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10 Sizzling Storage Startups

  • Like any technology space, storage is represented by a handful of established market leaders and dozens of startups vying for the IT buyer’s attention. It may be tempting to limit your shortlist to the likes of EMC, NetApp, and IBM, but doing so may come at a cost. Some of the more established startups offer a level of innovation that you won’t find with your bigger vendors.

    The default for most organizations is to evaluate and purchase technology from behemoth vendors whom they know will be around to support the product three years from now. But that comfort level often comes at the price of limited innovation. And with so much innovation going on in the storage market today, from all-flash arrays to software-defined storage and hyper-convergence, customers shouldn't settle for the status quo.

    Howard Marks, founder and chief scientist at DeepStorage LLC, advises IT buyers to pay close attention to a group of storage startups he dubs upstarts. More established than the average startup, these companies offer the innovation you find from a startup and the security you get from a market leader. According to Marks, a Network Computing contributor, the key characteristics of an upstart are VC confidence, announcements of growing sales, and innovative technology.

    In this slideshow, we present 10 storage startups that are worthy of consideration. These companies are leading the way with ground-breaking storage technologies that promise to reshape the enterprise storage landscape.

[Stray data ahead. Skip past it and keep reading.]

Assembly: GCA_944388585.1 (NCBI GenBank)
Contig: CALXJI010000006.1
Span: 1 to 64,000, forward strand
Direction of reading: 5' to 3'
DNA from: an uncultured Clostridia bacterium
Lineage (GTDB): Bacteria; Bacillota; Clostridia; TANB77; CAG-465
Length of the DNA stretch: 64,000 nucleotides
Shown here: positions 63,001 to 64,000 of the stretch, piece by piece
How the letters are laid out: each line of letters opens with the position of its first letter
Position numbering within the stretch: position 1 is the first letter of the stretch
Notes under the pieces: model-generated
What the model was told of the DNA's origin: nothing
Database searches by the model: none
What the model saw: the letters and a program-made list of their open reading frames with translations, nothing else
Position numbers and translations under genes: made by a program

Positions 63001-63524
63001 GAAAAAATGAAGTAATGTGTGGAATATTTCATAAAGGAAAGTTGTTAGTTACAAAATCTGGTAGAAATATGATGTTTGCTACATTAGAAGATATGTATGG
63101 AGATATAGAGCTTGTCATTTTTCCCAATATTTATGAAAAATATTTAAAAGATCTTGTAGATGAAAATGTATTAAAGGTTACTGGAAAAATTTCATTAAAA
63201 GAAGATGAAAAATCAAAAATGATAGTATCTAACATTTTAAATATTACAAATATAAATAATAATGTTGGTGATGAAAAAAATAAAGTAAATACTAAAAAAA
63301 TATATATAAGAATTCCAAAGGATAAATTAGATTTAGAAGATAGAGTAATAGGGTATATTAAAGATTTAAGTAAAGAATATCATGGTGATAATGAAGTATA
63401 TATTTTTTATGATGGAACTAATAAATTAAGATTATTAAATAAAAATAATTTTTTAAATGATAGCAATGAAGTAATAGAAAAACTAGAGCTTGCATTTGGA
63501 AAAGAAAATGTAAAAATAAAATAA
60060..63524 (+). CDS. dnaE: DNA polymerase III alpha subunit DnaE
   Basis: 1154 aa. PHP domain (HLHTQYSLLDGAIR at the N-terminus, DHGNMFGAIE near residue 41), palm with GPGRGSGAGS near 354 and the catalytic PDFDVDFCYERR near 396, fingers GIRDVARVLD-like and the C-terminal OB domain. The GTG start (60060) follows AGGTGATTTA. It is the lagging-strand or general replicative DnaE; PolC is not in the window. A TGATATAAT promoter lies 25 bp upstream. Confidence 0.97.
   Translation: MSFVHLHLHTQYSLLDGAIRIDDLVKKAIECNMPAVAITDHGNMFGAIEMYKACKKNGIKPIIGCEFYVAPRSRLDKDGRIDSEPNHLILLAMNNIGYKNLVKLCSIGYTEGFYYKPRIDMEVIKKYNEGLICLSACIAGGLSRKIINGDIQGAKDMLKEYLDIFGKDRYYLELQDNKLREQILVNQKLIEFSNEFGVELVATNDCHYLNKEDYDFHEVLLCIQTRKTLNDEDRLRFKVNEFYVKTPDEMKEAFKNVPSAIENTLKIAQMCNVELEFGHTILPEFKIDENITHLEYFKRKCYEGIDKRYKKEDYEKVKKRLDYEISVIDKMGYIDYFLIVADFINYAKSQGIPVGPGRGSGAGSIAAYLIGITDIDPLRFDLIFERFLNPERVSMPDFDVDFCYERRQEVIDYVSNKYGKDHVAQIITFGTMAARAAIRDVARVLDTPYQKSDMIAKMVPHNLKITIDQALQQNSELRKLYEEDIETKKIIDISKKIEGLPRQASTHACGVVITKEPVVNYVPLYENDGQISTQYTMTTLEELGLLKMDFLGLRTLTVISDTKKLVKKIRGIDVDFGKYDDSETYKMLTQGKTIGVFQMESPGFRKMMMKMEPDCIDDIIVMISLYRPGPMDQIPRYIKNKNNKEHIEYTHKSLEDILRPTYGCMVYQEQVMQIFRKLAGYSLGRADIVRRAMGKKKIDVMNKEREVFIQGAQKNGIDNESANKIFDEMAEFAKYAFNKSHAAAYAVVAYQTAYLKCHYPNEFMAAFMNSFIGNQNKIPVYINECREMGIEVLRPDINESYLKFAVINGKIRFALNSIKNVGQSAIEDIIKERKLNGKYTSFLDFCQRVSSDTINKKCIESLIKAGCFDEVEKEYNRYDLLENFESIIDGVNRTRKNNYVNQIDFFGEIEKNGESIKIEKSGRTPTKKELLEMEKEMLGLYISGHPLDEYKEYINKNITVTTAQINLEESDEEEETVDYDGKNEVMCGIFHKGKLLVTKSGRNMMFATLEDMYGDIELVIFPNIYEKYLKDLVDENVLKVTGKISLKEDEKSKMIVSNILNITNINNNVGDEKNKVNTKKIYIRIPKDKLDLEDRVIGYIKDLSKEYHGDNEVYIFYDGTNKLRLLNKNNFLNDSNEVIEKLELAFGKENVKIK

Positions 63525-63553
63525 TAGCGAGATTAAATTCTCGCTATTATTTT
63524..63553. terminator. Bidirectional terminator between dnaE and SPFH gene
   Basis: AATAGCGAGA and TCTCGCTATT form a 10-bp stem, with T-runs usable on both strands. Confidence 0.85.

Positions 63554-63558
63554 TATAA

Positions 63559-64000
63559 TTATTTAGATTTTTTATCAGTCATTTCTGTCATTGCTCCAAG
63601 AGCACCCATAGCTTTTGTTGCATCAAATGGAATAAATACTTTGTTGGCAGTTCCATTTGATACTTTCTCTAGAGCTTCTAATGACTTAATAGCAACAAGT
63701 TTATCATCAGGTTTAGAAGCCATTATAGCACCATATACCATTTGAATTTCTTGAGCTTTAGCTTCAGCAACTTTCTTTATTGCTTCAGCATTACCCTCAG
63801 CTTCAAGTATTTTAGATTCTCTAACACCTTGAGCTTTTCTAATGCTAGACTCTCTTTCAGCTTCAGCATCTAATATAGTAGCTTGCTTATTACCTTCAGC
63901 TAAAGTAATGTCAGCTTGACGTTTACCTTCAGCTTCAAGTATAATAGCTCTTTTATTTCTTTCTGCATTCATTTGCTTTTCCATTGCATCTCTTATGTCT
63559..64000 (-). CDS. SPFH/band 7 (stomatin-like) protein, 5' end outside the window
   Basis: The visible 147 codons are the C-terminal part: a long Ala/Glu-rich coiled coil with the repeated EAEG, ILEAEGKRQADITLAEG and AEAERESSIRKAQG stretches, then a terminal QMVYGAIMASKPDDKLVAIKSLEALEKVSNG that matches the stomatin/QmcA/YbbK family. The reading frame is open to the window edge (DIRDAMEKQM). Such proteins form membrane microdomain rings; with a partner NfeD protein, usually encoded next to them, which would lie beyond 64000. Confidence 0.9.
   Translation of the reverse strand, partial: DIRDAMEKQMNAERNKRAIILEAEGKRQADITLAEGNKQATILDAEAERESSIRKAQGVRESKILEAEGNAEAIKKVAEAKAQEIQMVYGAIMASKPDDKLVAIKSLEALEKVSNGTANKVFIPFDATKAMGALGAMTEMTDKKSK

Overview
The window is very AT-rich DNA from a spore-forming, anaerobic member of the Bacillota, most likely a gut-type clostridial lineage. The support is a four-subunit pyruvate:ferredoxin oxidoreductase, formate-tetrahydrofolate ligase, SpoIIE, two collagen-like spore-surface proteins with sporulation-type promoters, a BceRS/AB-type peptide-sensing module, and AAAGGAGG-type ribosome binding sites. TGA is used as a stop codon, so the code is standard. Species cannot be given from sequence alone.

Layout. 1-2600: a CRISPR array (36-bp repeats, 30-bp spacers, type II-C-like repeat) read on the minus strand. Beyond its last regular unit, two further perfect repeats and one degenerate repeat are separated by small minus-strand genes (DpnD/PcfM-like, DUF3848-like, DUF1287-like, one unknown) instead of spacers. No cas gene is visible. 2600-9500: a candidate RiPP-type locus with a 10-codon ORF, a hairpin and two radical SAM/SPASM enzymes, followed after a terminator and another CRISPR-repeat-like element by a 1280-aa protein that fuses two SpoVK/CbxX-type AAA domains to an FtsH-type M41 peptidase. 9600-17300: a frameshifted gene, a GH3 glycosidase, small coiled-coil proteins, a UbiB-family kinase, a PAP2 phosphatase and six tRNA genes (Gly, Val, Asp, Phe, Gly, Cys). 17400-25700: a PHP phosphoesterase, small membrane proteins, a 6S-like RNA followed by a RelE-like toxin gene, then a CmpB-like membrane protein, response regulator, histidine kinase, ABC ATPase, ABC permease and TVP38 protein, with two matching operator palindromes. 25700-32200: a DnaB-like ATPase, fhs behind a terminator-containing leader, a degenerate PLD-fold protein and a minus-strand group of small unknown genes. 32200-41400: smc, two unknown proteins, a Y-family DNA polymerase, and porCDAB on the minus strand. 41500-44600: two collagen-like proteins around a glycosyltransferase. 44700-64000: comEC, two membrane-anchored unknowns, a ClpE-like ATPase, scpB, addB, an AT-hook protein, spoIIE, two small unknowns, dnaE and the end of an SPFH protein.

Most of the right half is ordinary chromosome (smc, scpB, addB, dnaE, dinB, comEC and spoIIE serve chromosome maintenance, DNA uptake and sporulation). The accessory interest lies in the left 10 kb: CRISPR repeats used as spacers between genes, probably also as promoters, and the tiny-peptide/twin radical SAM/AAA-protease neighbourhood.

• Nimble Storage


    Identified as an upstart by Marks, Nimble Storage raised $176 million in its IPO and is adding between 250 and 400 customers a quarter. Nimble offers a hybrid array called Adaptive Flash. The platform, based on Nimble's Cache Accelerated Sequential Layout (CASL) architecture and InfoSight technology, is designed to efficiently handle a wide variety of workloads, leverage snapshot-based data management to improve backup and recovery times, and leverage cloud-based management and support.

  • Pure Storage


    Another upstart identified by Marks, Pure Storage also was named a leader in Gartners Magic Quadrant for solid-state arrays. Pure Storage aims to make all-flash storage -- and its many benefits -- affordable for any enterprise. The entry-level FA-405 has a usable capacity of up to 40 TB, while the high-end FA-450 has a capacity of up to 250 TB. The FA-420 has a capacity of up to 125 TB. According to TechCrunch, the company has raised $475 million over the course of its life and is seeing 50% sequential growth.

  • Tintri


    Tintri provides flash-based storage products specifically designed for virtualized and cloud environments. Its application-aware storage is designed to provide visibility into the virtualization layer and enable IT to focus on the applications as opposed to the storage infrastructure. Like Pure Storage and Nimble Storage, Tintri is considered an upstart by Marks.

  • SolidFire